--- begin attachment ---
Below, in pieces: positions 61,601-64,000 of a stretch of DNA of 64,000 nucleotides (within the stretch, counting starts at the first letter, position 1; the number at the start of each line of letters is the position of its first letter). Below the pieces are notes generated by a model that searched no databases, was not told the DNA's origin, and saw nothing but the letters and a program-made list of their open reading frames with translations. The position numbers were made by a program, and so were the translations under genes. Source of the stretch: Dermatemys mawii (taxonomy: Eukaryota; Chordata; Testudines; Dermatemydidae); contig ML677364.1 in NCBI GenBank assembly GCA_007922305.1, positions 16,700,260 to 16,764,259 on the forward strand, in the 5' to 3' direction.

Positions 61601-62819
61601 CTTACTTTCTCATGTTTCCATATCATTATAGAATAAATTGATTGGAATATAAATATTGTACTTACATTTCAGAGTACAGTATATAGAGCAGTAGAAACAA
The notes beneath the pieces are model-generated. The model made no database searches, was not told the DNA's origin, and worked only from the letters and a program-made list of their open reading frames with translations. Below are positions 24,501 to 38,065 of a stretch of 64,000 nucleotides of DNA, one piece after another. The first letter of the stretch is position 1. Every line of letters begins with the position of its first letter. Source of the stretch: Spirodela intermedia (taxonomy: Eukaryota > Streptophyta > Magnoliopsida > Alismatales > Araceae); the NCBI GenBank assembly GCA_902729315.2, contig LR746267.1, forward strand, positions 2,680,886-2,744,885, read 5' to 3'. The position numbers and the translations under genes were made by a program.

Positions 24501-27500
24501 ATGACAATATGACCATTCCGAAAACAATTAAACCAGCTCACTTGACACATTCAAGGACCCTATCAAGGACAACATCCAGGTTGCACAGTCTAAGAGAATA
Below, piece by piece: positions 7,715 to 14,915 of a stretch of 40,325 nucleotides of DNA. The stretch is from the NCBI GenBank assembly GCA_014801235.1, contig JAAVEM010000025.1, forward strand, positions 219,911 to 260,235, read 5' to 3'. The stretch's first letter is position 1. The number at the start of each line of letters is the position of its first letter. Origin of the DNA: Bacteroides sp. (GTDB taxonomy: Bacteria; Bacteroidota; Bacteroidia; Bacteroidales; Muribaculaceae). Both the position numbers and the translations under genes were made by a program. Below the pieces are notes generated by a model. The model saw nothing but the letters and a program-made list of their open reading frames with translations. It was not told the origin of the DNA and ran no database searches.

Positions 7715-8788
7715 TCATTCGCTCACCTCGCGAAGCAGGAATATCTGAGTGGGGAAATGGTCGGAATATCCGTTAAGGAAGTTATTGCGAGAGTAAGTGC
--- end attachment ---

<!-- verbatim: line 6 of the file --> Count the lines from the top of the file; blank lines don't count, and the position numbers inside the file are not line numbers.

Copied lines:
24501 ATGACAATATGACCATTCCGAAAACAATTAAACCAGCTCACTTGACACATTCAAGGACCCTATCAAGGACAACATCCAGGTTGCACAGTCTAAGAGAATA